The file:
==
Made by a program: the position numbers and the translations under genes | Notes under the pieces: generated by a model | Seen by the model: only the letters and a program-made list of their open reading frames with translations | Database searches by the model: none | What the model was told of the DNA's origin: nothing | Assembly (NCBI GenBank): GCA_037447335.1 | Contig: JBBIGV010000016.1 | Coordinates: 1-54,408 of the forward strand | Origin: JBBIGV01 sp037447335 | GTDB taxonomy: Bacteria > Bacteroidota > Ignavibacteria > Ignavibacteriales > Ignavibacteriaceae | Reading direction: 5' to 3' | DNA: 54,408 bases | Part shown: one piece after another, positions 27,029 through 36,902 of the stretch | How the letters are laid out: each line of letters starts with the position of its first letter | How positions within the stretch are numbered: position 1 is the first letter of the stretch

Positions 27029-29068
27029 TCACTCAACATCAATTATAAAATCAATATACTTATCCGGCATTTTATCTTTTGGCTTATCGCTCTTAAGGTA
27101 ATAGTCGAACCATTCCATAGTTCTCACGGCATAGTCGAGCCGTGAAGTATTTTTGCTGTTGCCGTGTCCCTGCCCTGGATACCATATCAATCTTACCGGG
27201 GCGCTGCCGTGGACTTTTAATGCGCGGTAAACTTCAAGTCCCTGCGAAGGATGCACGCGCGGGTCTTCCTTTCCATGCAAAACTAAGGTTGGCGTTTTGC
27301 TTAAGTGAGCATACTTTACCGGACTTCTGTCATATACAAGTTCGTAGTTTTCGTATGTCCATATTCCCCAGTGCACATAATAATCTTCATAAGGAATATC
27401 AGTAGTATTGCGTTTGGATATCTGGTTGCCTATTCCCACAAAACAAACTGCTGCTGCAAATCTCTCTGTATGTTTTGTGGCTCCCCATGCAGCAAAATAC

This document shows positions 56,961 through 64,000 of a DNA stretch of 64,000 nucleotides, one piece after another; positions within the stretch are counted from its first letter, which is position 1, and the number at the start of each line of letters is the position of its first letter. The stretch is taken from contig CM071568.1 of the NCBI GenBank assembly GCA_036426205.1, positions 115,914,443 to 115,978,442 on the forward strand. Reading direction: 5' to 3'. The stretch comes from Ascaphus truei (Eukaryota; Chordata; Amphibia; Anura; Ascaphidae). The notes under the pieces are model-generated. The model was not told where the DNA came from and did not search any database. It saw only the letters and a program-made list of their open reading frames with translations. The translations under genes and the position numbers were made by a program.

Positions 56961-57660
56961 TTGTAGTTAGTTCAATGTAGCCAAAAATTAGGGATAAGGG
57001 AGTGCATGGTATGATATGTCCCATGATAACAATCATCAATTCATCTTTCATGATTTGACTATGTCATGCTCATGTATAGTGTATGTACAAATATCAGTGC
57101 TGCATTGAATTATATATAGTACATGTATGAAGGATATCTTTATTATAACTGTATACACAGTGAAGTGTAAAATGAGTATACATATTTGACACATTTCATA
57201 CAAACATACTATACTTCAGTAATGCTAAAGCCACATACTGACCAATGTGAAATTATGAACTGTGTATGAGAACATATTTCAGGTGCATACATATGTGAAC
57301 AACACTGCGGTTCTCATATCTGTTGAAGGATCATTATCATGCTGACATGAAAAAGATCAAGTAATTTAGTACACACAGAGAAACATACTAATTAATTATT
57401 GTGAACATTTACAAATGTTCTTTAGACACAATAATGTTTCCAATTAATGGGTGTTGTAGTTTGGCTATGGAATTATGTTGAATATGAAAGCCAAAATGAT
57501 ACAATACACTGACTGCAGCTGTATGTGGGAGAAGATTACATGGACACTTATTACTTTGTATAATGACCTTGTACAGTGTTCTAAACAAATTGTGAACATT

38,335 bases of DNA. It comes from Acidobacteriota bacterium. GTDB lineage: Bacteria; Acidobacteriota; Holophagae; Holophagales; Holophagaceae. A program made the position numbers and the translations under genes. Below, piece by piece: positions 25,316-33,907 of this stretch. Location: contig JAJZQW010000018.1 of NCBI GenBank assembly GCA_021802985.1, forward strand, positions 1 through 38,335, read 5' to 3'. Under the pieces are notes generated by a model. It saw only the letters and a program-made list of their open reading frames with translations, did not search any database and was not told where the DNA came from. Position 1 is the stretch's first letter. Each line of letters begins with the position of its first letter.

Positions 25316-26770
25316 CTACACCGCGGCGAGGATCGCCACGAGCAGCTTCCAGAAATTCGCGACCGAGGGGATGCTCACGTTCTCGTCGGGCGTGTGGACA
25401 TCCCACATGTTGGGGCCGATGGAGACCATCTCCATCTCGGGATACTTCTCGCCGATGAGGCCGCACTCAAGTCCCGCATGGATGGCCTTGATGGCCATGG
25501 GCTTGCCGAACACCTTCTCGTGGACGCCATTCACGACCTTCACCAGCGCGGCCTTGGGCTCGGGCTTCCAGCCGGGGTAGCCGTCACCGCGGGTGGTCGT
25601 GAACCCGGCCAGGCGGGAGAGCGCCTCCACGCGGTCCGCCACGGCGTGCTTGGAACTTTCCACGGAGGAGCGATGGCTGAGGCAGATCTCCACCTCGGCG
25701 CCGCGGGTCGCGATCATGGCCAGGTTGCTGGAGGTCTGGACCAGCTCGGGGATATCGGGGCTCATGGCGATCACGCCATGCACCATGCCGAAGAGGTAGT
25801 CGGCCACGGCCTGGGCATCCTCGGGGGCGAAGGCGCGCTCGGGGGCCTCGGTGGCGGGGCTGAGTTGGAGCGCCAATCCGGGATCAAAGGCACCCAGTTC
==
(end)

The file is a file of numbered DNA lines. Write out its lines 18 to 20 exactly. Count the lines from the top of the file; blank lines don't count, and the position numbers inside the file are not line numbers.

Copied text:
Positions 25316-26770
25316 CTACACCGCGGCGAGGATCGCCACGAGCAGCTTCCAGAAATTCGCGACCGAGGGGATGCTCACGTTCTCGTCGGGCGTGTGGACA
25401 TCCCACATGTTGGGGCCGATGGAGACCATCTCCATCTCGGGATACTTCTCGCCGATGAGGCCGCACTCAAGTCCCGCATGGATGGCCTTGATGGCCATGG